When the CEO put time on my calendar, I knew it was a wrap. Startup CEOs don’t make house calls; they swing the ax. When you’re the lone creative in a company trying to survive a nearly company-killing event, you’re the head on the block. Creatives are expensive, and we’re expendable. Site copy, content, media placements, all that can kick rocks when developers need to keep the business moving, even if it’s at a glacial pace. When I was given my walking papers, it was an exhale, on one hand, I’d been professionally empty, but at the same time, I needed consistent money. My personal life was a minefield and I’ve got kids.

I got severance. Unemployment took forever to hit. The state of Texas authorized amount makes me cringe. Punishing Americans for losing their jobs during a crisis is appalling. Millions are without safety nets, and it’s totally ok with elected leaders.

There are deferments available. I had to get them on my credit cards, which I jacked up thanks to spending $8,500 on an amicable divorce, along with a new MacBook Pro that was the price of a used Nissan. I got a deferment on my car note, too.

I’ve applied to over 100 jobs, both remote and local. I’ve applied for jobs I’m overqualified for in hopes they’ll hire me as a freelancer. There are lots of rejection letters. I get to round two interviews. References or the round three interviews haven’t happened yet. I get told I’m too experienced or too expensive. Sometimes, recruiters won’t even show up. And then there are the Zoom meetings. Can we all agree we’re over Zoom? Sometimes, you don’t want to comb your hair.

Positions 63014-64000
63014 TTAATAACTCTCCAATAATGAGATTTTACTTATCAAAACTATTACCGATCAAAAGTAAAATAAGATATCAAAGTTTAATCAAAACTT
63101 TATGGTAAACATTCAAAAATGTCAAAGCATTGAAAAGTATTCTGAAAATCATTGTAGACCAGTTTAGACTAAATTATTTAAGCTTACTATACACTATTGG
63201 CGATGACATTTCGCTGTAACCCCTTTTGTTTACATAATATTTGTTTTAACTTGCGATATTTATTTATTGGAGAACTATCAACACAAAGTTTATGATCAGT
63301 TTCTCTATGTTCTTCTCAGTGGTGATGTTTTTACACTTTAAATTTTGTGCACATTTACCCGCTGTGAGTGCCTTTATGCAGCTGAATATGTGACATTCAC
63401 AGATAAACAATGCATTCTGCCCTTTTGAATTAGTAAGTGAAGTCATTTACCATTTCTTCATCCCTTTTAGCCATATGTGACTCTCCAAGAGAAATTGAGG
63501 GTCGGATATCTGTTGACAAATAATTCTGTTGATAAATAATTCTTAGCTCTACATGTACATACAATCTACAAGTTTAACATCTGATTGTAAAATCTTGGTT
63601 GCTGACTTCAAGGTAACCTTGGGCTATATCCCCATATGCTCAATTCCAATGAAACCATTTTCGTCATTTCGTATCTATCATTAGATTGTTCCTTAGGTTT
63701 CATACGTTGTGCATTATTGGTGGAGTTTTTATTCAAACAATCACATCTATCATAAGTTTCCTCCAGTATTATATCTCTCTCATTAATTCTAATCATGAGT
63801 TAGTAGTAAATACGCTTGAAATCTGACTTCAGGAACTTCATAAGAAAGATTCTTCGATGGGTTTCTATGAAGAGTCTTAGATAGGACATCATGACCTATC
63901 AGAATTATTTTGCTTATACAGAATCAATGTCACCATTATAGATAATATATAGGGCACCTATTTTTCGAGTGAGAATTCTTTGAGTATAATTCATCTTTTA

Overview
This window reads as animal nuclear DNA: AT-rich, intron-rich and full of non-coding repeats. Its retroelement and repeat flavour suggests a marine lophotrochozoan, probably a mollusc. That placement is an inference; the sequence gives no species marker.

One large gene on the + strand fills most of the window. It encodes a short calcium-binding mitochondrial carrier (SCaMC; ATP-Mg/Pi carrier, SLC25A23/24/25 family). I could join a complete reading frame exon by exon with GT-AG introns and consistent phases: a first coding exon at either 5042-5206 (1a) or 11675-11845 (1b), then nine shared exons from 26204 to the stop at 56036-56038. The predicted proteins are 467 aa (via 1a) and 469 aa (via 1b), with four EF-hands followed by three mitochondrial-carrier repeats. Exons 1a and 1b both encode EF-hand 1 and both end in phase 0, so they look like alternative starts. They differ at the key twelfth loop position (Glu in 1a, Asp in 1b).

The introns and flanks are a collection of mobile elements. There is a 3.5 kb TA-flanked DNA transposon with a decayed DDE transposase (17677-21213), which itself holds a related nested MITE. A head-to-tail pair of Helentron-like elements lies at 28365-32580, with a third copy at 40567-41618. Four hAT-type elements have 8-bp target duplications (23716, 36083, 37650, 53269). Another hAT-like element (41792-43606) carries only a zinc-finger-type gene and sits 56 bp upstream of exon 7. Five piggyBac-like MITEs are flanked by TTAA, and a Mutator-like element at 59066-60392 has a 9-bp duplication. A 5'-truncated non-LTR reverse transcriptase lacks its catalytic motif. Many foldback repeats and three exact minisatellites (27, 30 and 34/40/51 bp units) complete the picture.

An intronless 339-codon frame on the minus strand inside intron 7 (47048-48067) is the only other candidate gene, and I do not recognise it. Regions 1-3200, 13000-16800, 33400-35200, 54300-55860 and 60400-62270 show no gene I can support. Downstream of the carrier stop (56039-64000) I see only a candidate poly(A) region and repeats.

I’ll get promised the much needed “next steps” and then a rejection email, “thanks but no thanks.” Could you at least tell me what the X-Factor for this decision was? Was there a typo? Did you check my Facebook? The ambiguity kills me. Being a broke senior creative person kills me. I interviewed President Obama and have written for Apple, but ask myself: Can I afford that falafel wrap for lunch? Do you think springing for the fries is worth that extra $3? You’ve got soup at home, you know.

I’m not unique. This is the American Experience. We’re stuck in this self-perpetuating hell. We keep looking for jobs. We want to work. There are only so many gigs to fill when there’s constant rollercoaster news on unemployment recovery. And as long as unemployment sucks, there’s going to be a lot of people bracing for impact come Christmas. Hopefully, the brass in Washington can pass a few bills and get us back to work. At least get Americans out of the breadline by pumping up what we’re surviving off of – across the board. Working people shouldn’t have to face getting sick to bring in an income, while casualties of the Corona War should be able to look at their bills and not feel like the assistant on the knife throwers wheel.

I’m about to be a line cook to make extra cash till an intrepid manager hires me. Who doesn’t want a writer working the grill who reads French existentialist essays for enjoyment? I’d rather sit on park benches and day dream, but that ain’t reality. I’ve got bills to pay in a broken America. Who wants a burger? Deep thoughts come free but an extra slice of cheese is extra.